“The Gentlemen” Movie Review

     Writer / director Guy Ritchie, whose career began with the upstart 1998 indie film “Lock, Stock and Two Smoking Barrels”, returns to his roots with “The Gentlemen”, a gangster comedy built primarily on the foundation of the filmmaker’s early work.  Once considered one of the hottest young directors in Hollywood, Ritchie has had a number of ups and downs working within the studio system, having churned out everything from the “Sherlock Holmes” films in 2009 and 2011, to the 2019 Disney mega hit “Aladdin”.  In between were big budget efforts like 2015’s revival of “The Man from U.N.C.L.E.”, and a failed attempt at franchise creation with 2017’s “King Arthur: Legend of the Sword.”  All the while, it’s fair to say audiences would likely have preferred Ritchie remain within the realm of which he clearly excels, and his latest offering is a strong indication of just how much he has learned along the way.

     “The Gentlemen” is loaded with the same kind of colorful and entertaining characters Ritchie created for his debut feature, as well as his breakout film, 2000’s “Snatch”.  Matthew McConaughey is Mickey Pearson, a high level marijuana grower and distributor working within England’s pot hungry criminal underworld.  And when you’re on top, you can bet there is a line of wannabe gangsters ready to take you down, but Mickey, being the professional he is, always seems to be one step ahead of the regular challenges to his Mary Jane encrusted throne.

     But where there is a will, there is a way.  We meet slimy tabloid reporter Fletcher (Hugh Grant) in the opening sequence, as he begins to lay out his over thought plan to blackmail Mickey for a large sum of money in exchange for not running a story chronicling an extensive investigation into the substantial empire the Hippy Lettuce stalwart has created.  In doing so, he corners Mickey’s right hand man, Ray (Charlie Hunnam), detailing his considerable evidence of which the film visually explores through flashbacks.  In addition, Fletcher has penned a screenplay of the events and offers to throw it in as part of the deal.  Essentially, what Ritchie has concocted here is a movie within a movie.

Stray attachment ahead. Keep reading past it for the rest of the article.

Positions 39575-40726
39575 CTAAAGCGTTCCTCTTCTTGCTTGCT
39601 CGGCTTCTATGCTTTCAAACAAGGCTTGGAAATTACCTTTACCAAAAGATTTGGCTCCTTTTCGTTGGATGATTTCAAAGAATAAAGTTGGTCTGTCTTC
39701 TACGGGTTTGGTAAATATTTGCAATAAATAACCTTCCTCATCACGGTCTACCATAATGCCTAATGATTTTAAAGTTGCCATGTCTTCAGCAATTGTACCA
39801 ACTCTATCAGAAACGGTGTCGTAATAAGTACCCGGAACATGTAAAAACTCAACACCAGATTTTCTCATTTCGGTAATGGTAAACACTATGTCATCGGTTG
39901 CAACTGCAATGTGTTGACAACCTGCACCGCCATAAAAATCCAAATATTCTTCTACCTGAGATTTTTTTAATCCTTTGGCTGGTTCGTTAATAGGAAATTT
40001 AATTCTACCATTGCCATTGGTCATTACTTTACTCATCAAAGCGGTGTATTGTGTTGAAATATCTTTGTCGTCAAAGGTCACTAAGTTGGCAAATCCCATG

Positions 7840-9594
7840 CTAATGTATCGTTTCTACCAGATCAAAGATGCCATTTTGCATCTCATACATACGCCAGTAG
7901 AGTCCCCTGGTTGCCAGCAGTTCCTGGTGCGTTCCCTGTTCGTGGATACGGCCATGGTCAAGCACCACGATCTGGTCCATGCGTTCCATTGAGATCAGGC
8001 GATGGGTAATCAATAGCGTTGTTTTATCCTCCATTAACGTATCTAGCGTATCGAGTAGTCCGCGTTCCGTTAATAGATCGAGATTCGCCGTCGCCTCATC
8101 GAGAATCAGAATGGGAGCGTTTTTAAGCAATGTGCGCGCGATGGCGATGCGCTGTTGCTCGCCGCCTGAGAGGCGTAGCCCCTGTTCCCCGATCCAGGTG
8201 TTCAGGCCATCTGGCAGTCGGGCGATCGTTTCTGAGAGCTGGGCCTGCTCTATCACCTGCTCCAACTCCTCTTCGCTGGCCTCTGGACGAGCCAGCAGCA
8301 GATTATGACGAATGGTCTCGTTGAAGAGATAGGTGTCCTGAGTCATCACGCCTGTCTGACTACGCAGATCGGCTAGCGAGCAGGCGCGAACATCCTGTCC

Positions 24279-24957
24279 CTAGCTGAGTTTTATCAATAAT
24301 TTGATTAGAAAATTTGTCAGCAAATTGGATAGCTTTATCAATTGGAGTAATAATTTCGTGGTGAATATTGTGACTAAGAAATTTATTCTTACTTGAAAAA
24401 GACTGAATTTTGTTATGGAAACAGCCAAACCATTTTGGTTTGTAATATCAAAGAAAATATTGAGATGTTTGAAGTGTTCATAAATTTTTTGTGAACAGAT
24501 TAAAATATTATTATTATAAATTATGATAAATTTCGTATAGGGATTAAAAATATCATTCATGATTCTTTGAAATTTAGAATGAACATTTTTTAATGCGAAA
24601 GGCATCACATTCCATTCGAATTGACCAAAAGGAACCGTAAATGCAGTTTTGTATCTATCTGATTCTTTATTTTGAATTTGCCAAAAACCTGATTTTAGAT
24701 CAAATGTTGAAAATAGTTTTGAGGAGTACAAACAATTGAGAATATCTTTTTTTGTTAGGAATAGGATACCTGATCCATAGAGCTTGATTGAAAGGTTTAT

All of this fits around the notion Mickey is ready to retire and is looking for a suitable and wealthy buyer to purchase and ultimately take over his expansive operation.  The laughs seem to come as rapid fire as the frequent gun play, with a hilarious group of characters entering the fray at seemingly every turn.  There’s Mickey’s tough as nails wife, Rosalind (Michelle Dockery), who runs an all girls auto body shop and doesn’t flinch in the slightest when confronted by a number of intimidators sent her way.  A mysterious potential buyer named Matthew (Jeremy Strong) is clearly angling for some sort of play, yet he projects an all business approach that appears to convince Mickey he may have his man.  Others, like Asian gangster Dry Eye (Henry Golding), look to infiltrate their own nefarious plans when it comes to the potential sale of Mickey’s business, but the most damaging threat always circles back to Fletcher and the power he possesses to bring the entire operation down.

     Stealing every scene he is in, Colin Farrell appears mid way through as Coach, an Irish boxing trainer whose pupils make an unexpected visit at one of Mickey’s grow houses.  Save to say, the onus falls directly on the pugilist’s shoulders, allowing him to provide a number of satisfying ways to pay back his debt.  The character is a highlight amongst so many who are well drawn, giving each of the main actors an endless array of scenery chewing opportunities.  So much so that the action is limited to a few notable outbursts, instead favoring the bountiful supply of juicy dialogue provided by what is arguably the filmmaker’s best screenplay.  It is the kind of film only Ritchie could have made.

     As the third act sees the audience caught up to the present, the story is now set up to unravel a series of sub plots set in motion by Fletcher’s storytelling.  Is Matthew who he says he is and are his intentions to buy Mickey’s business genuine?  How big of a threat is Dry Eye to blow up the entire deal via the strong-arm tactics he seems to favor and strike one of his own? Does Fletcher actually have Mickey cornered? Or is the unquestioned leader of the local weed corporation already one step ahead of him as well?  The answers will surprise you, as McConaughey brings forth the lively performance necessary to ensure the audience is squarely behind him, regardless of the fact he operates on the wrong side of the law.  Mickey is the classic anti-hero drawn in the image of several of Ritchie’s other notable characters who constantly live on the edge of prosperity and total disaster.  Which way they end up going is always the best part of any gangster film and “The Gentlemen” is no exception. GRADE: B+